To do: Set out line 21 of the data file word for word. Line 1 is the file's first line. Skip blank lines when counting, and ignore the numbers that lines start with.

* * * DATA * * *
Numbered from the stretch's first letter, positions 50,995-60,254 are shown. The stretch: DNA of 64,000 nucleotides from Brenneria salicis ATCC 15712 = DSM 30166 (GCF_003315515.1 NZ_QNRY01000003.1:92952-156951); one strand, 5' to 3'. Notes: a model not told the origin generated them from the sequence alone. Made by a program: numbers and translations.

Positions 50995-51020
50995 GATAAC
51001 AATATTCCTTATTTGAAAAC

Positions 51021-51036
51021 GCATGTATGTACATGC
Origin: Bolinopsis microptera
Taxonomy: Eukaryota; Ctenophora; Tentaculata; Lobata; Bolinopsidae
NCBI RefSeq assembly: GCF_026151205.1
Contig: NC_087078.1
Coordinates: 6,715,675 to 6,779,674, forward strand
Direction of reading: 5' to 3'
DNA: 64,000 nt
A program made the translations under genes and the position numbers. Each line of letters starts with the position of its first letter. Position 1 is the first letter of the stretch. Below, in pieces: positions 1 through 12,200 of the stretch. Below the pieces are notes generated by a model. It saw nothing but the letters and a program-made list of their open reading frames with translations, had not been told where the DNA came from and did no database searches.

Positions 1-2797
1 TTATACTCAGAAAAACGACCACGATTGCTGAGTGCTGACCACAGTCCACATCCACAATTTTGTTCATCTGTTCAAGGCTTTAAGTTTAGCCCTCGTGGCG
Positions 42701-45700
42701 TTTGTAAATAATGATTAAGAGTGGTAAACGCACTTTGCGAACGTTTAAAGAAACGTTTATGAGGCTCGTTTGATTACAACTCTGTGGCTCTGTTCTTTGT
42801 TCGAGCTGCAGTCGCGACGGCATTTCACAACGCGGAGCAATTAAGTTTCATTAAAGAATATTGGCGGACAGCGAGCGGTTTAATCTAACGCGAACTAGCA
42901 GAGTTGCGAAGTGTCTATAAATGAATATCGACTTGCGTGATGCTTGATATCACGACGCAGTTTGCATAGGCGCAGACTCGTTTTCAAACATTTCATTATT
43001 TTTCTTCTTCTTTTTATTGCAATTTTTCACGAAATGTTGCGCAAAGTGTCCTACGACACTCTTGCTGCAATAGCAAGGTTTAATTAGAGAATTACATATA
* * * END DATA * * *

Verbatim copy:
43001 TTTCTTCTTCTTTTTATTGCAATTTTTCACGAAATGTTGCGCAAAGTGTCCTACGACACTCTTGCTGCAATAGCAAGGTTTAATTAGAGAATTACATATA